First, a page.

Obviously a movie about a bunch of crazy girls (half of which have all tried to kill themselves) isn’t going to go down the dark comedy-route, but at least give me something that’s more than just a bunch of sad, lonely girls that can’t make sense of anything. Seriously, I’ve seen it all before, heard it all before, and 9 times out of 10, know that it’s an idea that’s been used a lot better before. Watching crazy girls cry, rant, rave, curse, yell, and be sad all the time, doesn’t give me much pleasure, nor does it really inspire me to move-on with my life and be the best that I can be. I don’t know what Kaysen’s original source-material’s point was about life and how you live it, but something tells me it got a bit skewered in the process of making this movie. Also, as inspiring as it may be to see a bunch of crazy girls change their lives around, wake up, and smell the cauliflower, it’s a theme/idea that isn’t anything new, refreshing, or powerful in the least-bit, especially when it’s done in such a dry way like this. It’s just boring to hear, boring to watch, and most of all, boring to wait for 2 hours, just so it will get to it’s damn point.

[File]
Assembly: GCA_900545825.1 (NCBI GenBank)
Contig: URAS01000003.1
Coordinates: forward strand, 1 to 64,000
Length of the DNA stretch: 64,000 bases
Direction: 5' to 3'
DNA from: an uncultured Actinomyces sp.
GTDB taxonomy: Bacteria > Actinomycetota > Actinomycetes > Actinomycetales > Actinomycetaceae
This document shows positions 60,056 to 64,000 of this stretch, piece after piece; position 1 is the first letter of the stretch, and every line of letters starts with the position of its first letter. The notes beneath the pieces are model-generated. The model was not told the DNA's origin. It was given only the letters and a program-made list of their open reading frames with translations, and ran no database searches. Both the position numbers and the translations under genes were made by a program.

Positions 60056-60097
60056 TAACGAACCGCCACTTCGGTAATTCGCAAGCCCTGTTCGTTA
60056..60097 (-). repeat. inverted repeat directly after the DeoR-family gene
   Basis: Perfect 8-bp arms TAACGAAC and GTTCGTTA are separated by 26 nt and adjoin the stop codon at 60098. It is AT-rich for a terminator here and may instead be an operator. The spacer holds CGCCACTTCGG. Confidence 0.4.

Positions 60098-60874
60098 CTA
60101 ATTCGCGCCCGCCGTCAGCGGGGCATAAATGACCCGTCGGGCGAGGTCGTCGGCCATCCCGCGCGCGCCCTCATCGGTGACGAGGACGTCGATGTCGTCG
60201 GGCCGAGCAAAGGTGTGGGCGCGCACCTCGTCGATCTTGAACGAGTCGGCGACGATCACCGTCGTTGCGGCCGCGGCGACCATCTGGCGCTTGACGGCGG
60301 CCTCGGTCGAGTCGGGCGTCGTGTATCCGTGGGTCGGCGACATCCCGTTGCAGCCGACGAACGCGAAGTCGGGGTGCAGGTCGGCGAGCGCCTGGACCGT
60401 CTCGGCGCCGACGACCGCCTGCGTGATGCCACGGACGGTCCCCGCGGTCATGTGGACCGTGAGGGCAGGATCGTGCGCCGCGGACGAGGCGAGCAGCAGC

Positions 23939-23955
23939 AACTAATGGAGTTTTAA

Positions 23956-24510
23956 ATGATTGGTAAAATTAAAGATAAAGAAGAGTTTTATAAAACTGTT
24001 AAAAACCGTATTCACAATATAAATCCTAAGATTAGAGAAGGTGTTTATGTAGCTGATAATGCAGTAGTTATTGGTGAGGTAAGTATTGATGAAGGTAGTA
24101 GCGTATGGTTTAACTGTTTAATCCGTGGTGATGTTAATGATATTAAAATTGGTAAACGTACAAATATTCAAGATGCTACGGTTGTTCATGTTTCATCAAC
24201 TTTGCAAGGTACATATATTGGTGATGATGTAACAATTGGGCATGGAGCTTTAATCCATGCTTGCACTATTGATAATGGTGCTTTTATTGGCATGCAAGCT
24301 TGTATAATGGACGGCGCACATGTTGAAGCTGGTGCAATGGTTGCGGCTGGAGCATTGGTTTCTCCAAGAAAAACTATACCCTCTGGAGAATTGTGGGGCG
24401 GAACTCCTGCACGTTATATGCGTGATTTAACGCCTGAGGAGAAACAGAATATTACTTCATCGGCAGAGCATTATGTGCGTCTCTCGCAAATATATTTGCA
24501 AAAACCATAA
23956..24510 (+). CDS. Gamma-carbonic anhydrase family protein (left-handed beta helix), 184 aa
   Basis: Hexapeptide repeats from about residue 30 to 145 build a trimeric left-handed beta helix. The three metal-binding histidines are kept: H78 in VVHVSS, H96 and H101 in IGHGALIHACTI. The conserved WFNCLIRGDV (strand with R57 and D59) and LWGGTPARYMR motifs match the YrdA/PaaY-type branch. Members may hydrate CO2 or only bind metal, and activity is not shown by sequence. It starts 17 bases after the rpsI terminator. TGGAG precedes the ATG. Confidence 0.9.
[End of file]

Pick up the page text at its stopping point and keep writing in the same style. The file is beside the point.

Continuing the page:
The only aspect of this movie that nearly saves the day is the performances from everybody involved, especially it’s two leads. Winona Ryder does a great-job at giving this Susanna girl some life, that may seem a bit phony at-first, but soon becomes more and more believable as the story rolls on and we see how she reacts to what life has thrown at her. Obviously Ryder isn’t the best actress out there, but the girl still can give a solid performance when she wants to and that’s exactly what she does here. However, I do think that this Susanna girl was a lot more complex and diverse in the book, which is why it’s sort of a shame to see how she rarely smiles, rarely makes people laugh, and rarely ever does anything we don’t expect from her. She’s sort of plain and dull, which is something that Ryder tries to distract us from, but in the end, sort of fails to do so. Yet, it isn’t her fault and it’s more of Mangold’s than anybody else’s, really.